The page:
The Gritty Life of a Day Laborer 

The story of Fidel Antonio.


Day laborers are pretty much taken for granted, as they wave at cars passing the sidewalk where they look for work near Home Depot or the local lumberyard. What road brought them to their street corners, far from their families in Mexico and Central America? What do they do if they don't get hired — where do they live and how do they eat? Fidel Antonio makes a living, barely, from jobs gained on the sidewalk near Truitt & White in Berkeley. He lives in Oakland's Fruitvale, and every day takes a bus to this street corner hiring hall. He told his story to me in Spanish and the following is my translation of it.

In the state of Morelos, my family was very poor, living just from one day to the next. My father had no land of his own, so landowners would rent him land. But he was a very hard man, and would fight with them, so then we'd have to move. Later he had asthma, which kept him from working at all.

Sometimes we didn't have enough to eat. My mother tells me that she would make a soup with two eggs and some vegetables, and make it stretch so it would feed the whole family. She'd have to borrow tortillas from the neighbors to eat with it. Or if there wasn't enough corn for the tortillas, she would combine corn with sorghum to make them. That would satisfy our hunger, and maybe we'd have some left over for the following day.

In many little towns, especially up in the mountains, people still live this way. They don't have enough money even to buy beans — just enough for tortillas to eat with salt.

We had no money to buy beef or pork. Ironically, today I consider it a sin to eat meat, but at that time I was ignorant. When my mom would say that someone had given us a present of meat, we'd be really happy.

There were six of us kids and we all had to help so we would have enough to eat. I would often go and cut wood, and then bring it to a tortilleria or a bakery in the nearest town. I'd bring home 15 or 20 pesos. My sisters would go door to door among the neighbors, offering to wash their clothes or grind their corn to make masa. My older brothers looked for work in the fields. At the end of the week they'd come home with whatever they'd earned, and maybe a little fruit or vegetables as well.

I just went to primary school, and even that was a sacrifice. As we got older, little by little we all left for the city to go out on our own. We wanted a new way to live. I was thirteen when I left to go to town to learn a trade. By then my father and mother had separated.

In the nearest town I'd chop wood, wash cars — whatever honorable work I could find. I went to Salina Cruz, a nearby port city, where I loaded and unloaded ships. There were lots of young people like me — living on the streets, looking for work by the day or week. It was like being a day laborer here. I began to eat better and would even go to restaurants.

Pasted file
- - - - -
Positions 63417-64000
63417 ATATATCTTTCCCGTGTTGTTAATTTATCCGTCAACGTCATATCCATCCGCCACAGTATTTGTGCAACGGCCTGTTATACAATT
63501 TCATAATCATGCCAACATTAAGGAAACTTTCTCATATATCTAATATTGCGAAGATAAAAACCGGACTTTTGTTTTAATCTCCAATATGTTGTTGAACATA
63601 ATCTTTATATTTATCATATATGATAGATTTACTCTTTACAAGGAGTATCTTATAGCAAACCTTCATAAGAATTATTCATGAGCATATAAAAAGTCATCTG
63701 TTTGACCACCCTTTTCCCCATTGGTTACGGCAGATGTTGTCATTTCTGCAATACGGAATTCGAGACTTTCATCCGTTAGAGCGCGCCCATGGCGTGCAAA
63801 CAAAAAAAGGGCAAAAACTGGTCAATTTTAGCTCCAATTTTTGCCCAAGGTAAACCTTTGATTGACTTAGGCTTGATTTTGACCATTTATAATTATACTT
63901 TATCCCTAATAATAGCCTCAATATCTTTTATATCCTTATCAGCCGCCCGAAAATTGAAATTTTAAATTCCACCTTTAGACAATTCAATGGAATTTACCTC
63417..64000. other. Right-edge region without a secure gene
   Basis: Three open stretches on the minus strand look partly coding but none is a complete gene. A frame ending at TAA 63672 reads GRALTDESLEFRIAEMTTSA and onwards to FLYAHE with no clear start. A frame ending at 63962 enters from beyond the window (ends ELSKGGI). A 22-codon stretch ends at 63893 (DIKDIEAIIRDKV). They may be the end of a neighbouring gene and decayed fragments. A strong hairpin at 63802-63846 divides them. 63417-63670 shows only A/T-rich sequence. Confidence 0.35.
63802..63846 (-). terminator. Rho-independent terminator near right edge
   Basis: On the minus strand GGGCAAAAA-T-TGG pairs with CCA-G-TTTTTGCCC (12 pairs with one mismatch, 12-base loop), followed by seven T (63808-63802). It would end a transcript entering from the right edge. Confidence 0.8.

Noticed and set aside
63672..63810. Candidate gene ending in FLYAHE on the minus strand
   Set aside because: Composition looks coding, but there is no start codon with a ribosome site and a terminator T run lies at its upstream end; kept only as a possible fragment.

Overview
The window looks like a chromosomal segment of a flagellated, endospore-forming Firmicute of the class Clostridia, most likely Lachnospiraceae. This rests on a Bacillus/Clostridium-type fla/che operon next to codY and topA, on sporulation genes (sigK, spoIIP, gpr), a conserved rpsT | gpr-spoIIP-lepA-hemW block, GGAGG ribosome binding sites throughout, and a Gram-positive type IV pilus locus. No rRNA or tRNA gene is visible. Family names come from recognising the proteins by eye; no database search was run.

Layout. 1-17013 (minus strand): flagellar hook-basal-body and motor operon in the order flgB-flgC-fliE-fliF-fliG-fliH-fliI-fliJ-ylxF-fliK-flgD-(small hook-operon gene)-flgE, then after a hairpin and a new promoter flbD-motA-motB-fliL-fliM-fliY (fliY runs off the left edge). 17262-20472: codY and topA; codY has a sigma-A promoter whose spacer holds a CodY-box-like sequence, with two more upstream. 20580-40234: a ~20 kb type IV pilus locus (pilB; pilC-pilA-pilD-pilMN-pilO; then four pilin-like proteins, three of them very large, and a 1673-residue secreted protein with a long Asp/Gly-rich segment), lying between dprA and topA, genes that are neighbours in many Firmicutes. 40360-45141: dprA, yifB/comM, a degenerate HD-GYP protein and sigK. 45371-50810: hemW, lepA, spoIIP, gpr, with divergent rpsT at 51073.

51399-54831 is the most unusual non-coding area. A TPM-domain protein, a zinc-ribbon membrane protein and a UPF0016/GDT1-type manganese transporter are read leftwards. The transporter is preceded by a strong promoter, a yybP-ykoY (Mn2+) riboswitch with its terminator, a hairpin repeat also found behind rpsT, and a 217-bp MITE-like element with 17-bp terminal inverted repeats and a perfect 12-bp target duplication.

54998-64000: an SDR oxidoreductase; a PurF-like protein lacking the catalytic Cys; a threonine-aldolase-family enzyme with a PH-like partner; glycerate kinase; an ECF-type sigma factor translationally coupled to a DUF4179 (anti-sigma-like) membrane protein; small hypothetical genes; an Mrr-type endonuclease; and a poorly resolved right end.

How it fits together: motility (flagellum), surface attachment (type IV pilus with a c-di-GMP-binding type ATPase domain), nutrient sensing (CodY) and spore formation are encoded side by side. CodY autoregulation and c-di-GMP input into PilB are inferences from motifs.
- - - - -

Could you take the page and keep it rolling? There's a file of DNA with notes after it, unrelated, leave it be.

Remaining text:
In those days I didn't lead a very spiritual life. I didn't have much discipline. I met women with a lot of experience, who'd had adventures before I came along. But these relationships didn't last. I was young and poor, and that's not what they were looking for.

Finally I got together with a woman for ten years, and we had three children.  A lot of companies from the US and Korea were building factories where I lived, especially for clothing. They had a lot of jobs for women on the sewing machines. I understood hydraulics and industrial mechanics, so I got work, too, but the pay was very low. 

When I was still living with the children's mother, and working in the factory, we ate pretty well. We had meat twice a week, beef once a month, and salads, as well as beans, rice, pasta, and vegetables. She made corn tortillas at home. I told her, I don't care what I eat myself, but I want the children to eat well, so they'll grow the way they're supposed to.

I was 32 when I came to the US the first time, in 1998. The violence and crime in Mexico was getting worse, and work was getting harder to find. My brothers said getting there might be hard, but it would be worth it because I'd earn more. A better future, right?

I came here to earn money to help my family at home. My kids are getting older now, but they still need my help. That's the main reason I'm here. I don't want them to live the same kind of life I had when I was a boy. At first I was sending money home quite often because I found a lot of work. But their mother didn't use the money well, and the kids weren't getting a good education. We had a lot of disagreements about it, and finally ended our relationship.

I've gone back to Mexico every two or three years to see the children since then, to see if they're being brought up well. The oldest one is seventeen now, the next is fifteen, and the youngest is thirteen. I stay with my mother or brothers, since I don't have a house of my own. Then the kids come over to my sister's house, which is where we see each other.


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